Whether you need a workhorse for your business or a versatile luxury vehicle for recreational use, it’s worth making sure which double-cab pick-up is the most practical proposition for you
TARGET PRICE: £10,000 – £15,000
The lust for more power, a hunger for more aggressive style, a thirst for more comfort and refinement has for so long underlined competing manufacturers’ vision for the future of pick-up trucks, that they seem to have lost track of the reason for the existence of the pick-up – it’s supposed to be a working vehicle with aspects such as payload, towing capability and maintenance costs outweighing the cosmetic appeal of aerodynamic styling and shiny chrome-plated accessories. For many, the choice of which pick-up to buy depends more on image value than practicality – who would wish to be seen (and heard) driving around in a cheap and cheerful Great Wall Steed when they could be at the wheel of a highway-dominating Barbarian, and for all its muscular styling and Thunder graphics, who’d drive an old Ford Ranger when they could be one of the Invincibles in a Toyota Hilux? Are these high-image vehicles the most practical choice, however? Perhaps it’s time to take a closer look at the more prosaic values of the many makes of pick-up vying for attention on Britain’s roads. In this instance we’re looking at what’s available for under £15,000 – and what you can get for that much money depends largely on whether, as a business user, you’re able to reclaim the VAT. One-tonne pick-ups are classed as commercial vehicles, and the price asked is usually the basic price without the VAT. Private buyers seeking a comfortable and versatile family vehicle will have to pay the VAT, which means if your upper spending limit is £15,000 you’ll be looking for a vehicle priced at no more than £12,500. That would certainly put any of the newest contenders out of the frame – the new Ford Ranger, Isuzu D-Max and Volkswagen Amarok, for instance, where even nearly new and ex-demonstrator examples are rare at around the £15,000 mark. All the prices quoted in this article are without the VAT; so non-business buyers will have to add the extra 20 per cent.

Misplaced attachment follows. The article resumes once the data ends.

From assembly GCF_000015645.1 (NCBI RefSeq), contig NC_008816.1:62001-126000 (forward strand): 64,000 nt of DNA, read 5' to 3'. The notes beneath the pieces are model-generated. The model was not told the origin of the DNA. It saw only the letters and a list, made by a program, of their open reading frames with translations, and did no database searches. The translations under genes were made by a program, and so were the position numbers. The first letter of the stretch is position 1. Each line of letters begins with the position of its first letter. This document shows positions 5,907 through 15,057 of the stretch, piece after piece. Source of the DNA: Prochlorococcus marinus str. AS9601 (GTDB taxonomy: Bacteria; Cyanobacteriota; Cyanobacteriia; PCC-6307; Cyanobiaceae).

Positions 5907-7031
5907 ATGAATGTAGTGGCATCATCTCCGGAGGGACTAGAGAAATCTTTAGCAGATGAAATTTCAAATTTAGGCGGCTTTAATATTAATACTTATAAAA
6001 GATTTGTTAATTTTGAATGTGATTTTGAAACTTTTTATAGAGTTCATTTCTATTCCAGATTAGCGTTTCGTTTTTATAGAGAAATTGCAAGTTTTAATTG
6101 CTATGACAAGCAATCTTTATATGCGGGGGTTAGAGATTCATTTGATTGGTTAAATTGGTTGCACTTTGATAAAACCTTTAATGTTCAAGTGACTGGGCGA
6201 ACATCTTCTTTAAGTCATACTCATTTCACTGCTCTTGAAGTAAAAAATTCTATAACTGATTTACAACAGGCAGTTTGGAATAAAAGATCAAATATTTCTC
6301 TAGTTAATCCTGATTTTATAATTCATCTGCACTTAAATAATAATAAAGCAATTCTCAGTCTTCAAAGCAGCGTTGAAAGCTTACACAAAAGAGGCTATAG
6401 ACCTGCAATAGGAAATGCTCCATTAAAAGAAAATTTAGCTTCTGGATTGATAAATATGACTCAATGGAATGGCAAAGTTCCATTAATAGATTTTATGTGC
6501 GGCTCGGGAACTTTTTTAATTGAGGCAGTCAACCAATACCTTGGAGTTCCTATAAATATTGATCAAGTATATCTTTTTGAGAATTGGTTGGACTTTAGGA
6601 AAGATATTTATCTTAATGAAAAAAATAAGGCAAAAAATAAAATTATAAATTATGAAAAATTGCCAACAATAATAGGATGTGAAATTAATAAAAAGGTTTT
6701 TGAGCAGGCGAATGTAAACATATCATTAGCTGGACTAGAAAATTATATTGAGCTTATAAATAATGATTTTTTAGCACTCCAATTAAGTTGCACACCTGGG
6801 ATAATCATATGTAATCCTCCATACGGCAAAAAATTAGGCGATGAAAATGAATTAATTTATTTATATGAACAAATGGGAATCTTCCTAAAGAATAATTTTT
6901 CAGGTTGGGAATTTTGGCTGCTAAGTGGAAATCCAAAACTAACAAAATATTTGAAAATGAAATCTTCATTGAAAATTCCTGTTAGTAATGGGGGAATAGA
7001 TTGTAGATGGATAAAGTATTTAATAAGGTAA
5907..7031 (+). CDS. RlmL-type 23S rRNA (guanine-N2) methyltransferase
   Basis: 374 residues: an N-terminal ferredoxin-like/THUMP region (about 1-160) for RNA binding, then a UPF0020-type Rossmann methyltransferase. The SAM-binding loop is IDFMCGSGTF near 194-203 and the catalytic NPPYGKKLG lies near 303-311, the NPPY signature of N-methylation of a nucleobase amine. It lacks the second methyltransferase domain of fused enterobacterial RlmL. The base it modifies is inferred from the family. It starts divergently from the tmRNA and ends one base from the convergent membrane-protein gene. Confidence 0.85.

Best Recreational Double Cab
The new generation of L200 dating from 2006 took a fair amount of criticism for favouring occupant comfort over load capacity, but the critics surely missed the point – the whole idea of a five-door five-seater double cab aimed at recreational users is that the passenger compartment should comfortably seat five adults, while the load bay – which is only some 18cm shorter than the class average – is still quite capacious enough to hold camping gear, mountain bikes and the like. It doesn’t matter too much, since Mitsubishi later introduced a long-bed version – at 1510mm it’s well up to class standard – but it is important when buying a used L200 to check which load bed you’re getting, if load bay length is critical to your needs; the facelift of 2010 included a lengthened loadbed measuring 1505mm anyway. The passenger compartment is one of the most spacious and comfortable in the class, with well-shaped rear seats with more comfortably reclined backrests than in key rivals, marking the L200 as a clear favourite for an outgoing family, backed-up by its high-image brash but modern styling and the excellent equipment in the high-specification versions. Look out for Trojan and Warrior models with the leather upholstery, originally a £1350 option, and some will have the automatic transmission that would have been a £1400 option. Also be aware that the base 4Work and 4Life have the lower-power 134-horse version of the 2.5-litre turbodiesel, which in premium models is tuned to produce a more user-friendly 175bhp. The 4Work and 4Life versions lack the refinements of central locking, air conditioning and satellite navigation, while none of the L200s has cruise control.
To read the full report see the November 2013 issue of 4×4 Magazine. Buy it here